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Sleeves

Connie Amaden-Crawford

Source: The Art of Fashion Draping, 5th Edition, 2018, Fairchild Books Library

Book chapter + STUDIO

Bodice and blouse designsobjectivesSleeves, basicbasic sloperA sleeve is a section of the garment that covers the arm. The sleeve usually joins the garment in a seam that encircles the arm over the shoulder. The sleeve is “set into the armhole,” thus the term. The grainline in the middle of the sleeve should fall slightly forward, following the curvature of the arm.

Princess Designs

Connie Amaden-Crawford

Source: The Art of Fashion Draping, 5th Edition, 2018, Fairchild Books Library

Book chapter + STUDIO

Bodice and blouse designsobjectivesPrincess designsvariations onPrincess designsA princess design has vertical seams that divide the bodice into separate panels. When these seams are sewn together, they take on the same shape as the bodice or blouse, but with vertical seams. Typically, a princess bodice has a close-fitting waist with an unbroken styleline that usually extends from the shoulder or armhole to the waistline. This style almost always crosses over the midpoint of the bustline (apex) a

Cowl Designs

Connie Amaden-Crawford

Source: The Art of Fashion Draping, 5th Edition, 2018, Fairchild Books Library

Book chapter + STUDIO

Cowl designsA cowl features deliciously draped necklines or underarm areas that have falling, soft folds. Cowls are draped on the bias, usually in lighter, finer fabrics to enhance a soft, harmonious look. A Bodice and blouse designscowl blousecowl blouse or dress design can be draped subtly or to add imaginative zing to an otherwise low-key garment. When draping a cowl design, the drape should be done in the same fabric weight as the finished design.

Sleeves

Steven Stipelman

Source: Illustrating Fashion. Concept to Creation, 4th Edition, 2017, Fairchild Books Library

Book chapter

1 A tailored sleeve hangs perfectly straight from the armhole and joins the armhole with a seam. When the arm is hanging straight in a relaxed position next to the body, generally the sleeve is free of excess fold. By studying the sleeve pattern of a one-piece, set-in sleeve and its relationship to the arm, you can see that the cap is cut high enough to accommodate the shoulder muscle.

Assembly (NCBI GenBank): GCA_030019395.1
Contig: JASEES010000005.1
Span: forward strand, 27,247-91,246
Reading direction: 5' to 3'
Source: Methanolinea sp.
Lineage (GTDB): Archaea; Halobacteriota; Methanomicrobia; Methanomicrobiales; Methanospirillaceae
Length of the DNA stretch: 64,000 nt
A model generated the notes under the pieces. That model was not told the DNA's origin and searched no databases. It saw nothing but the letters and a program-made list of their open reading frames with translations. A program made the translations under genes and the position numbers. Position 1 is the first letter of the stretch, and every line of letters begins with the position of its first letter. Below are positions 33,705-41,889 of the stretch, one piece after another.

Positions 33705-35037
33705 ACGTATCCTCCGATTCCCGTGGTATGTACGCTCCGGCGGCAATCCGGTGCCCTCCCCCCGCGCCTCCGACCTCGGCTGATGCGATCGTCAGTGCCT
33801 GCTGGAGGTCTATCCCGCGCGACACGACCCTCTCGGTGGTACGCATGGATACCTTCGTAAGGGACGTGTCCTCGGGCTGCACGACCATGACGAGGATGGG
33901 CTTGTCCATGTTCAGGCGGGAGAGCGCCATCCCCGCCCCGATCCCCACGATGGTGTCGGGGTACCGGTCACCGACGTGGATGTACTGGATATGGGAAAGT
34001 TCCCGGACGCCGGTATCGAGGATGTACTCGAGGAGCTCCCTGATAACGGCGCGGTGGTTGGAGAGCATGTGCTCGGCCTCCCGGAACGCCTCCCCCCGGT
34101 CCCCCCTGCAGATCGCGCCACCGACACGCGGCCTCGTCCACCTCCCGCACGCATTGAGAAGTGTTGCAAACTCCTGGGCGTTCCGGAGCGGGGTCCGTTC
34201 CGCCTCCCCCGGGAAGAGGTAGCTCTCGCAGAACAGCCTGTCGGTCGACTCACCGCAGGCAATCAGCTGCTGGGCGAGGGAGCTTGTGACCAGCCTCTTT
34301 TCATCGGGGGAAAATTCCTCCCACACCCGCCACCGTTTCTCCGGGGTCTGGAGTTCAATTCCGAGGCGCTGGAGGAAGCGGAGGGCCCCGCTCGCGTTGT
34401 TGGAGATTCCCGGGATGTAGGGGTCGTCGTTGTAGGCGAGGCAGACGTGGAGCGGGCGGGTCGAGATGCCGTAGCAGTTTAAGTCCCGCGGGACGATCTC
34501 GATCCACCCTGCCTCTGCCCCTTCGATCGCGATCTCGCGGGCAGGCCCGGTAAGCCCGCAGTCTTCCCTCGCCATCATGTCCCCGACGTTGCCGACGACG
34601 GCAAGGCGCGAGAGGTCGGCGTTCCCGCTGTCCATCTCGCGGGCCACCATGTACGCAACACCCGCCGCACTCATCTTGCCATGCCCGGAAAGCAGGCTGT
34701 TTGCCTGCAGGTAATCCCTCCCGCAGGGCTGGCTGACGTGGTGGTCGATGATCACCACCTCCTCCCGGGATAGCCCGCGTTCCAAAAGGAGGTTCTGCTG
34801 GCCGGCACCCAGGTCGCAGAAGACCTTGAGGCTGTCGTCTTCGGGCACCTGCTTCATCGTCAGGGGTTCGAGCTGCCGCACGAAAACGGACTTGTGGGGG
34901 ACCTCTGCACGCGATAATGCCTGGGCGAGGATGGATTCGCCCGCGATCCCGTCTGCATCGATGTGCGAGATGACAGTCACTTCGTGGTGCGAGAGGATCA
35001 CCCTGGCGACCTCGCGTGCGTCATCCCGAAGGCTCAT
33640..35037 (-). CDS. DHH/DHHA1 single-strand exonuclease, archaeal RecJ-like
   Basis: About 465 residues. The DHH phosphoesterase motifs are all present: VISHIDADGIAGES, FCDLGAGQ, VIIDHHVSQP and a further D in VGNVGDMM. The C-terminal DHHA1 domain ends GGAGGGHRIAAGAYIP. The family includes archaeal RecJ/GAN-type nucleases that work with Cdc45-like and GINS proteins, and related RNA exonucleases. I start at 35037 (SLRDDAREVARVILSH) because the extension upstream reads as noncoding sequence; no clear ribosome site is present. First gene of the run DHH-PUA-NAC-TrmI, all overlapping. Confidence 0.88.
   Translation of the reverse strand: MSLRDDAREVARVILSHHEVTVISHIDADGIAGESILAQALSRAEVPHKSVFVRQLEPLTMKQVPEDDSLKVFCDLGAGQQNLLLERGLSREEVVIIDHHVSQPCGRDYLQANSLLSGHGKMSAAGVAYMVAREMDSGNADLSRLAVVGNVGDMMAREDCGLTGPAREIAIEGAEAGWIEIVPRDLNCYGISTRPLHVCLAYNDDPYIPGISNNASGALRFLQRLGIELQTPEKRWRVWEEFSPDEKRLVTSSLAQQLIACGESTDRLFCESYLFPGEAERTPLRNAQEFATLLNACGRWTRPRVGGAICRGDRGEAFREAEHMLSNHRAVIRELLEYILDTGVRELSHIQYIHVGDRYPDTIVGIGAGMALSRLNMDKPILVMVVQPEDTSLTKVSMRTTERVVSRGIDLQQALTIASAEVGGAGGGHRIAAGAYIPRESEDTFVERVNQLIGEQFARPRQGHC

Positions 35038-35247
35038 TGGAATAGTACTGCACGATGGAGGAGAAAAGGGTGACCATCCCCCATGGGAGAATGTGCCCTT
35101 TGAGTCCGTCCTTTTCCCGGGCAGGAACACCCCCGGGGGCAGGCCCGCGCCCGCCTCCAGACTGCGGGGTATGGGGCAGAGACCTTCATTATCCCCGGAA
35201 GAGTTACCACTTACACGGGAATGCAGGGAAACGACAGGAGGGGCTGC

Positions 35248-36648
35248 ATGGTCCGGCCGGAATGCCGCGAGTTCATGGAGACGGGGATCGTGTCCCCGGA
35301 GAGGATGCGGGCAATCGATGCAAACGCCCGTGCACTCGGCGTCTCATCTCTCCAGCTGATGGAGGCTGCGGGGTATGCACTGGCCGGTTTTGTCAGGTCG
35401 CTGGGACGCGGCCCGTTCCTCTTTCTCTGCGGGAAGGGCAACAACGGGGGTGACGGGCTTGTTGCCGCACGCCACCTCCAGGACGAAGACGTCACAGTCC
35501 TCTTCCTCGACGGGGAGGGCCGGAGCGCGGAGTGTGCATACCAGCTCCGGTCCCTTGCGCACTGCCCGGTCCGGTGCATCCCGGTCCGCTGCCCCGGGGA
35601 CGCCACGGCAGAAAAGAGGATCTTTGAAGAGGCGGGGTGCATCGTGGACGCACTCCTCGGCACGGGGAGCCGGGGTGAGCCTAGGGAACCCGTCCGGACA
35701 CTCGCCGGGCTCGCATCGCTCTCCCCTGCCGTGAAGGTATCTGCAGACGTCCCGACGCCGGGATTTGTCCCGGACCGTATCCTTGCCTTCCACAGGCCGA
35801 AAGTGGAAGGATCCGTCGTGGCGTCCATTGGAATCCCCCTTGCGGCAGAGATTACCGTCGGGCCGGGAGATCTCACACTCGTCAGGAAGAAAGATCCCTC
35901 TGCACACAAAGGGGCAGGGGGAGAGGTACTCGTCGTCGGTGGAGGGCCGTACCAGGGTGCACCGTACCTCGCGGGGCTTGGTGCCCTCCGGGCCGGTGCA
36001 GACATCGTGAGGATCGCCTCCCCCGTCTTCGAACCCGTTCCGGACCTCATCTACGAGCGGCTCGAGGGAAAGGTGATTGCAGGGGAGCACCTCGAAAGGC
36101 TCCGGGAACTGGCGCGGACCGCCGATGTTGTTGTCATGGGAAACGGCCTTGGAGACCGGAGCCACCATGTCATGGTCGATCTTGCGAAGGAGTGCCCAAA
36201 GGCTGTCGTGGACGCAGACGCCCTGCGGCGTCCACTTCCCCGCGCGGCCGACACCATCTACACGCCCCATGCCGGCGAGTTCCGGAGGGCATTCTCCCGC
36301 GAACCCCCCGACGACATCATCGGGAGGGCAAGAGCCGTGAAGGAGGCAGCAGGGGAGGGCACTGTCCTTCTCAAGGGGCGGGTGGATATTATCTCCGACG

Dress Form and Model: Preparation and Measurements

Helen Joseph-Armstrong

Source: Draping for Apparel Design, 3rd Edition, 2013, Fairchild Books Library

Book chapter

For more than 140 years, dress forms have been adapted to the whims of fashion by constant modifications of their shape and measurement to satisfy the needs of changing silhouettes. Original forms were shapeless, willow-caned models with woven mounds that were padded to individual specifications. Today's forms are partially made by hand. They are framed in metal, molded with papiermâché, laid over with canvas, and covered in a Princess garment of linen. The seam lines of the cover garment set the

Basic Dress Foundation

Helen Joseph-Armstrong

Source: Draping for Apparel Design, 3rd Edition, 2013, Fairchild Books Library

Book chapter

The dress is draped to fit the dimensions of the dress form or model, and bridges hollow areas between the bust, buttocks, and shoulder blades. Ease is added for comfortable movement without the appearance of stress. The sleeve's center grain should hang slightly forward of the front side seam, and in perfect alignment with a model's stance. The skirt hangs straight from the widest part of the hip and the hem is parallel to the floor. A number of darts control the fit of the garment by taking up

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